• Muhammad Fiaz

Where to Start if You Are Not Black

This blog entry is about racial identity. What is racial identity? If you look up various sources for the definition of race it is generally defined as the way in which people are categorized according to skin color and other physical features such as eye shape, facial features and hair type. This means racial identity is defined as a person’s awareness and experience of being a member of a racial group or groups, for those that are mixed race. So, what is your Racial Identity? Some people can easily answer this question. Others cannot. I racially self-identify as Black or Black Biracial to offer a little more insight into whatever conversation I might be engaged in. I do this because my Black experience has been influenced by my light skin privilege.

So, I ask you again, what is your racial identity? Write it down on a piece of paper or say it aloud now. I want you to name it and claim it. This is an important part of racially self-identifying. In all my years of doing antiracism work, I have observed White people have a lot of difficulty naming and claiming their Whiteness.

Typically, if you are Black or Indigenous or a member of another historically marginalized community of color, such as of Asian or Latinx descent you may have a solid racial identification. Some People of Color of mixed racial ancestry choose to self-identify as biracial, multiracial, or mixed race. If this describes you, that is OK and absolutely your right.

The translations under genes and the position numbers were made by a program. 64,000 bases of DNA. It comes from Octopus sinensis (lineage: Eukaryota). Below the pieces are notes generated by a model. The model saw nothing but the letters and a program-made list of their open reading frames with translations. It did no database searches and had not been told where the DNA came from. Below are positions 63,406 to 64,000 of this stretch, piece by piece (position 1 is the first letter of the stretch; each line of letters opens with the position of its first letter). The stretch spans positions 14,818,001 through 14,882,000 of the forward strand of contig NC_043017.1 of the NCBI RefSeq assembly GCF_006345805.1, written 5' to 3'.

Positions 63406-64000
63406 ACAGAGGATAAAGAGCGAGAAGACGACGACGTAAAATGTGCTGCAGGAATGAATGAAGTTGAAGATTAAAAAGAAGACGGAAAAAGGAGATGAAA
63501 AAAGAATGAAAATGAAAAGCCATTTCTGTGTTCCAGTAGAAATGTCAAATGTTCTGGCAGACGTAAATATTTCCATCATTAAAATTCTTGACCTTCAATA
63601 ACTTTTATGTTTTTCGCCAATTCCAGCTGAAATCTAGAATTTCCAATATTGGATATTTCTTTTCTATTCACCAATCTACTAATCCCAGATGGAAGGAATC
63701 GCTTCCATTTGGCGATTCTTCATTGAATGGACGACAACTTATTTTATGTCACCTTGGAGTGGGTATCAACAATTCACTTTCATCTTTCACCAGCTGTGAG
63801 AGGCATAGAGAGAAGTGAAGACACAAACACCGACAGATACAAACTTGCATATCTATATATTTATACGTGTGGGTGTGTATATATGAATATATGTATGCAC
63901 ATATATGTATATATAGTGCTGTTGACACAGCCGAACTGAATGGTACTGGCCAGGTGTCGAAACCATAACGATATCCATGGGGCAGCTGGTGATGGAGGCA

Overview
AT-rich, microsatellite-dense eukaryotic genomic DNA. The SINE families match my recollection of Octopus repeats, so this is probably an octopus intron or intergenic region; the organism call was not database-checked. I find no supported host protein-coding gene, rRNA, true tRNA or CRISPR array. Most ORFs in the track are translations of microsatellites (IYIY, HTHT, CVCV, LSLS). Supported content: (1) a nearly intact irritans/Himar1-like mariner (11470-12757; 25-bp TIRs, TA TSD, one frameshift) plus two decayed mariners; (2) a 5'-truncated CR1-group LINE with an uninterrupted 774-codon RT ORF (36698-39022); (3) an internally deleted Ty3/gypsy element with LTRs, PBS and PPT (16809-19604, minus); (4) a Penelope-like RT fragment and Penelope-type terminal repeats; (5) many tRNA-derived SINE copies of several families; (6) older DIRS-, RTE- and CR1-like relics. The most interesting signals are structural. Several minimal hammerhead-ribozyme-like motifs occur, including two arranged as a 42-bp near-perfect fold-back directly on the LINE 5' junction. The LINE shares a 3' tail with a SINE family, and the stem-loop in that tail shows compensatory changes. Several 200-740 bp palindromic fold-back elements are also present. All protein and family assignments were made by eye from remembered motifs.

Now select from below; which one are you? Remember, this is an exercise in racial self-identification.

  1. Black

  2. Person of color, not Black

  3. White

  4. Biracial

When you self-identify the next step is to ask yourself what messages you learned about people who share your same racial identification. Think about the positive messages you learned about your racial group from early in life. What did you learn from your family? Neighbors? Teachers? Place of worship? From TV, movies, media, etc.?

Continue to reflect on your early racial socialization. Be open to all those messages that come flooding back into your memory. Know you have just begun a crucial step in your journey to becoming antiracist. Remember to name it and claim it. Congratulations.

12 views0 comments

Recent Posts

See All

Standing in Solidarity with Black Lives Matter Movement

If you are writing a solidarity statement on behalf of your organization or group, then here are some helpful tips. Start out with a self-identification. For example: On behalf of Ben & Jerry’s or API

Finding Your Voice

When it comes to talking about race and racism it can be scary, confusing, intimidating. What I often hear from White people is “I feel ill-equipped” or “I don’t have the tools or skills” to have a co